Harry Langdon and Charlie Chaplin, I put aside silent comedy for a spell and went back (or ahead) to the folk era, my first musical love, which naturally led into TV's HOOTENANNY.
Better Living Through Television has visited this series before, and it wouldn't take an analyst too long to discern my fascination with it. Apart from being one of my earliest TV memories, the music is catchy, the artists are among my favorites in popular music, and it was really the first music series aimed at teens and young adults. The audience, after all, were undergraduates. Anyway, in the years since, I've traded audio and video with other collectors. Having mastered enough of Audacity to speed-correct the digital copies of my dad's audio tapes of the show, as well as combine them with those of a fellow enthusiast, I've been listening to the results while driving to and from work/church/etc. The more I listen, the more I want to share them with the world.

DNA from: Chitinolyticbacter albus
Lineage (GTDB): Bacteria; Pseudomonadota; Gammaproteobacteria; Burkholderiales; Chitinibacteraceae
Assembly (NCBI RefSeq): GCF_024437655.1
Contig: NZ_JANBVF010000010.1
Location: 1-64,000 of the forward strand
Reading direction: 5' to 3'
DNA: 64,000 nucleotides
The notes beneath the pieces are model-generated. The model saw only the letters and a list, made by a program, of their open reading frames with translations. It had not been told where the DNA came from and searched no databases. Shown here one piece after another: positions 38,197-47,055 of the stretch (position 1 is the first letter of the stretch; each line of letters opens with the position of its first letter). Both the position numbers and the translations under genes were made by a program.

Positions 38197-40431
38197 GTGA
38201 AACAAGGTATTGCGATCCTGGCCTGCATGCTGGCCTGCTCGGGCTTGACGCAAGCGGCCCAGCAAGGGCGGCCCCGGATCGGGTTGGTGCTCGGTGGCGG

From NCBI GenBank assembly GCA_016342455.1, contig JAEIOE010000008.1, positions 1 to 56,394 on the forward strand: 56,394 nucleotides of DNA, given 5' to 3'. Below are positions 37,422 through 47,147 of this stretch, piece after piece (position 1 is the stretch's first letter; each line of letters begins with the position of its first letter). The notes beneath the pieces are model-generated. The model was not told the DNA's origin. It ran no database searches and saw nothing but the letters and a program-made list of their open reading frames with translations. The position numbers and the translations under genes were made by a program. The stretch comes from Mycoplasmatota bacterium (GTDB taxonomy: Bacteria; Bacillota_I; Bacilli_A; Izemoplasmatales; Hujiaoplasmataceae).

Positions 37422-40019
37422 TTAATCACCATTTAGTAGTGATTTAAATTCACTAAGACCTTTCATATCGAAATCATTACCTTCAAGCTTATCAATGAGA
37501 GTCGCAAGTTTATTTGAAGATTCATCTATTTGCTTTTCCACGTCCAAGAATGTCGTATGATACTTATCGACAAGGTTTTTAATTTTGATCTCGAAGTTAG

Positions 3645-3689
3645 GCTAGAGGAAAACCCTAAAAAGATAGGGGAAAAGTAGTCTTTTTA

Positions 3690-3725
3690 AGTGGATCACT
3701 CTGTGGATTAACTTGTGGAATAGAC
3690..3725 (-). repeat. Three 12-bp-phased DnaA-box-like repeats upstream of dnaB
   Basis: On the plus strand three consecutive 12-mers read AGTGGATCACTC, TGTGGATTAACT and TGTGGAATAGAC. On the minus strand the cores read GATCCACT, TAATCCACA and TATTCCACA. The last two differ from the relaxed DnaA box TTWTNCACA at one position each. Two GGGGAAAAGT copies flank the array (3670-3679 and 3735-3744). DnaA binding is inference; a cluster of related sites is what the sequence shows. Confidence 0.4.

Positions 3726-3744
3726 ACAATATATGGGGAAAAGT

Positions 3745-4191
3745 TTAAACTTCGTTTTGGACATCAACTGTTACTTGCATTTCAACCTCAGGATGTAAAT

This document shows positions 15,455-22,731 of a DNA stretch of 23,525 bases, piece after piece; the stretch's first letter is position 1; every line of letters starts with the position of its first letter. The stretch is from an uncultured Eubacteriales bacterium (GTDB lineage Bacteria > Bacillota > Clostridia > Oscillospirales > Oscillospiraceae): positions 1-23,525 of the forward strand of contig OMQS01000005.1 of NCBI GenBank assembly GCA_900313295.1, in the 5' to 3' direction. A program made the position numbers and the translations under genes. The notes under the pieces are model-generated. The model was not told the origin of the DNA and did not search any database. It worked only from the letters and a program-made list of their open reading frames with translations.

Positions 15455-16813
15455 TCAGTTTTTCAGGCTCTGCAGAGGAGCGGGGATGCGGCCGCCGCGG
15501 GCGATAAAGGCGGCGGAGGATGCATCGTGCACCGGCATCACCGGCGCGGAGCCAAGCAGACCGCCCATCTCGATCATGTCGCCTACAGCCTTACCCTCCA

So now comes a new blog: THE HOOTENANNY CHRONICLES. In this I'll be detailing all 43 episodes, backed up with (mostly) audio clips and a few legal YouTube videos, courtesy of current rights holders. Its purpose is to settle once and for all the program's legacy. Was it strictly a showcase for meaningless pap? Did it ever try to say something culturally or politically important (a key component of folk music)? Did Pete Seeger over-react to Allen & Grier's "Work Song" (a.k.a. "Counterman") when he labeled them "the most tasteless folk act I have ever seen"?
Over the coming months, I'll be addressing those and other questions. Feel free to check in from time-to-time.